Section 406(b) provides, in part:

Whenever a court renders a judgment favorable to a claimant under this subchapter who was represented before the court by an attorney, the court may determine and allow as part of its judgment a reasonable fee for such representation, not in excess of 25 percent of the total of the past-due benefits to which the claimant is entitled by reason of such judgment, and the Commissioner of Social Security may ... certify the amount of such fee for payment to such attorney out of, and not in addition to, the amount of such past-due benefits.

42 U.S.C. § 406(b)(1)(A). Thus, "a prevailing [disability] claimant's [attorney's] fees are payable only out of the benefits recovered; in amount, such fees may not exceed 25 percent of past-due benefits." Gisbrecht, 535 U.S. at 792.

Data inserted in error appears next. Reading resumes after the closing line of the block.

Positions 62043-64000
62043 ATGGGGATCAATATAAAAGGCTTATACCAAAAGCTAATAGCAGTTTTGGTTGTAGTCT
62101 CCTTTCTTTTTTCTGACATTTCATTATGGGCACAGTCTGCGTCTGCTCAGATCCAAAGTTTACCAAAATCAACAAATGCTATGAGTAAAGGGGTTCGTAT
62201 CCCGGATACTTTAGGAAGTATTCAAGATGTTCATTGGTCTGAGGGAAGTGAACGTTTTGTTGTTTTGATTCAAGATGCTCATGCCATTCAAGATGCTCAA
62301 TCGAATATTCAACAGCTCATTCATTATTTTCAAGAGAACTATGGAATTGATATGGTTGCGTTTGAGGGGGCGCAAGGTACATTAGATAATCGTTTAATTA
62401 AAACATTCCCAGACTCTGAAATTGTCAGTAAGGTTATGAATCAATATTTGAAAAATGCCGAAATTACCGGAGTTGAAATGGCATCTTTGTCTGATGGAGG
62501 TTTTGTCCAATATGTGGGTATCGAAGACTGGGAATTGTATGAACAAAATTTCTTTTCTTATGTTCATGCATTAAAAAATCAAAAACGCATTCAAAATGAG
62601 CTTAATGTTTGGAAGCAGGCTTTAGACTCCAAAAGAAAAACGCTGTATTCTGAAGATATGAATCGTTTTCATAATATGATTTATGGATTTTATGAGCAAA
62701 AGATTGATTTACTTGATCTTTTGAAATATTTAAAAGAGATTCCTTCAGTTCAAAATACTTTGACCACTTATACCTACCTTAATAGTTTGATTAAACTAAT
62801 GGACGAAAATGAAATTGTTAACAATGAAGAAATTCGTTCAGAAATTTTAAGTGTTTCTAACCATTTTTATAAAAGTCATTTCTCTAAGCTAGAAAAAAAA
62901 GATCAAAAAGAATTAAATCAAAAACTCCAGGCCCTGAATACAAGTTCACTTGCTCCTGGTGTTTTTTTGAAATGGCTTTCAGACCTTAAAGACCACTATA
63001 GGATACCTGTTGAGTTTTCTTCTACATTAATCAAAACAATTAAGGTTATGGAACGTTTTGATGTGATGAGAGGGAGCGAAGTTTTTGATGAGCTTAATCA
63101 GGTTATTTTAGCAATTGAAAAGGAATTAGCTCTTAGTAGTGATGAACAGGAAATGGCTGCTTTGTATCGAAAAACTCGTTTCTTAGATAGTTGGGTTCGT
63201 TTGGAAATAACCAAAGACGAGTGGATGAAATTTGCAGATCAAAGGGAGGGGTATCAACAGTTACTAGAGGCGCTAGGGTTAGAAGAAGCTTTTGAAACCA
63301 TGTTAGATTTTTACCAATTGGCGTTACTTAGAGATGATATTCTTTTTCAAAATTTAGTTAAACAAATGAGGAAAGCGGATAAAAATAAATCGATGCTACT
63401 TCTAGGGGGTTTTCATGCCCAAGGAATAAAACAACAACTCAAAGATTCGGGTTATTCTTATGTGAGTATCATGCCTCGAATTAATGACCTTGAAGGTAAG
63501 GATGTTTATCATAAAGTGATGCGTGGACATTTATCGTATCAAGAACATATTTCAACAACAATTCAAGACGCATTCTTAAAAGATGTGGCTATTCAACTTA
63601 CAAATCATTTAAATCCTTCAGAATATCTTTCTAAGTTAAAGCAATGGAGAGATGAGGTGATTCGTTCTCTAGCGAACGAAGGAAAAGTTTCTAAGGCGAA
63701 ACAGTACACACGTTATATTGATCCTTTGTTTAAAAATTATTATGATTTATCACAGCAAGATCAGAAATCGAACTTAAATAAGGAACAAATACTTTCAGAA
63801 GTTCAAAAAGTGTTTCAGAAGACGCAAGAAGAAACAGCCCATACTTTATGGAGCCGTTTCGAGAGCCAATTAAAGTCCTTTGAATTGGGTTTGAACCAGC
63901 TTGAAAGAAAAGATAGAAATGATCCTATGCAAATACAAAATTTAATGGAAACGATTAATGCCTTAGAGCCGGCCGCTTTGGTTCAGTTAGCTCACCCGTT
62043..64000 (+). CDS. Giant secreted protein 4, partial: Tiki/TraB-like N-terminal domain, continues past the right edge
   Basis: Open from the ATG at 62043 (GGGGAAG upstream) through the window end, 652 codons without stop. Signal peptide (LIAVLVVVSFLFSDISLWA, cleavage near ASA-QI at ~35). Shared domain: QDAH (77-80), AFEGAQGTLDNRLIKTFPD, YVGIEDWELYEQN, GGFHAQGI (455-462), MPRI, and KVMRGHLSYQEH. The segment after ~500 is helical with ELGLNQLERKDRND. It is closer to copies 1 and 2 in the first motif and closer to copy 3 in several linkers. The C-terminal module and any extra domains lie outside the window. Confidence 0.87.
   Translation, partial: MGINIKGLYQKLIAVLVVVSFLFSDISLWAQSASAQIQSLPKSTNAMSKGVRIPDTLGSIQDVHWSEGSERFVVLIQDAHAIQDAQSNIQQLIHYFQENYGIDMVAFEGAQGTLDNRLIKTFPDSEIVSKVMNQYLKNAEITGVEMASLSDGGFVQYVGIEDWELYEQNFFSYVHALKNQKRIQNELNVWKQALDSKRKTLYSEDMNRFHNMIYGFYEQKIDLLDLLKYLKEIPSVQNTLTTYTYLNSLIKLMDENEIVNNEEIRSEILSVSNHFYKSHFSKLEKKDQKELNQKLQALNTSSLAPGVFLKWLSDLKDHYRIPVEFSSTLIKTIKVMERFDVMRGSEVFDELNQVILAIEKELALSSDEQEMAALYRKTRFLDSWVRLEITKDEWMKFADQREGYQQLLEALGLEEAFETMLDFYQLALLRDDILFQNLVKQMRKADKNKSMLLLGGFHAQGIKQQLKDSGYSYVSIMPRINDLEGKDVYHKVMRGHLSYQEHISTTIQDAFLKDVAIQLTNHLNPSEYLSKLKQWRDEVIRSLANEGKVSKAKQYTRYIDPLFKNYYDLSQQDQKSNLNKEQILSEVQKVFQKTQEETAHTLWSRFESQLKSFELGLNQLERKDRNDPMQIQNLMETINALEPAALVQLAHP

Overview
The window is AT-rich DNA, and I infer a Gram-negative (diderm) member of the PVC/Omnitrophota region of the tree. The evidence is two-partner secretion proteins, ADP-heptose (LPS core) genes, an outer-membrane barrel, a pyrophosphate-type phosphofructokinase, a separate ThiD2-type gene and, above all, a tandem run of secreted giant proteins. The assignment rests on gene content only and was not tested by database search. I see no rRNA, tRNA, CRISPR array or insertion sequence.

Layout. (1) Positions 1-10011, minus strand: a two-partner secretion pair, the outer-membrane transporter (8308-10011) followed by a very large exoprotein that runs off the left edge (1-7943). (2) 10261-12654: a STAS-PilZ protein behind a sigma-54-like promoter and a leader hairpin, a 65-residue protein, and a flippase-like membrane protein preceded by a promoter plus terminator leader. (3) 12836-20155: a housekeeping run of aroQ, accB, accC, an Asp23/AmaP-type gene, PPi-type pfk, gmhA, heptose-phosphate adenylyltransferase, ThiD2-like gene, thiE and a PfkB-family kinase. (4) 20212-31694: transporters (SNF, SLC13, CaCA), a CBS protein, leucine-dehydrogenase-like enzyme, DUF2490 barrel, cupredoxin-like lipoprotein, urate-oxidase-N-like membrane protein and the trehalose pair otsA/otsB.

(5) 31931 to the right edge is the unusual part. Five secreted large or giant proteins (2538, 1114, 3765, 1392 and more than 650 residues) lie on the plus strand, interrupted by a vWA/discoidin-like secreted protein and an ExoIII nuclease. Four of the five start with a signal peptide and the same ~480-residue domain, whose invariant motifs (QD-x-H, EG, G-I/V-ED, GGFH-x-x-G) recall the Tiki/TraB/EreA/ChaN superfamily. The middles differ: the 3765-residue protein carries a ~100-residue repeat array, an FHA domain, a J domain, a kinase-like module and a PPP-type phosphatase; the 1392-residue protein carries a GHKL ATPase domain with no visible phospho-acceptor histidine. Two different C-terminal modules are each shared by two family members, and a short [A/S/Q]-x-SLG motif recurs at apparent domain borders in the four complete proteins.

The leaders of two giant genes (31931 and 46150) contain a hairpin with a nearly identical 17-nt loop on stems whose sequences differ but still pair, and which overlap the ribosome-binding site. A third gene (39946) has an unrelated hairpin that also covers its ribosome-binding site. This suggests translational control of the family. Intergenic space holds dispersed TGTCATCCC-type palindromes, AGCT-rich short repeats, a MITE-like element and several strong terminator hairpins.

In Gisbrecht, the Supreme Court explained that where the plaintiff has entered into a contingent fee agreement with counsel, § 406(b) is meant "to control, not to displace, fee agreements between Social Security benefits claimants and their counsel." 535 U.S. at 793. Aside from capping the contingency rate at 25 percent, § 406(b) does not explain how courts should determine if requested attorney's fees are reasonable. Crawford v. Astrue, 586 F.3d 1142, 1148 (9th Cir. 2009) (en banc). In Gisbrecht, the Supreme Court held that where the claimant and counsel had entered into a lawful contingent fee agreement, courts that used the "lodestar" method as the starting point to determine the reasonableness of fees requested under section 406(b) improperly "reject[ed] the primacy of lawful attorney-client fee agreements."*fn4 535 U.S. at 793. As the Ninth Circuit explained in Crawford, lodestar rules should not be applied by courts in cases where the plaintiff and attorney reached a contingent fee agreement because "[t]he lodestar method under-compensates attorneys for the risk they assume in representing [social security] claimants and ordinarily produces remarkably smaller fees than would be produced by starting with the contingent-fee agreement. A district court's use of the lodestar to determine a reasonable fee thus ultimately works to the disadvantage of [social security] claimants who need counsel to recover any past-due benefits at all." 586 F.3d at 1149. However, even in contingency fee cases, the Court has "an affirmative duty to assure that the reasonableness of the fee [asserted by counsel] is established." Id. To satisfy this duty, the Court must examine "whether the amount need be reduced, not whether the lo[de]star amount should be enhanced." Id.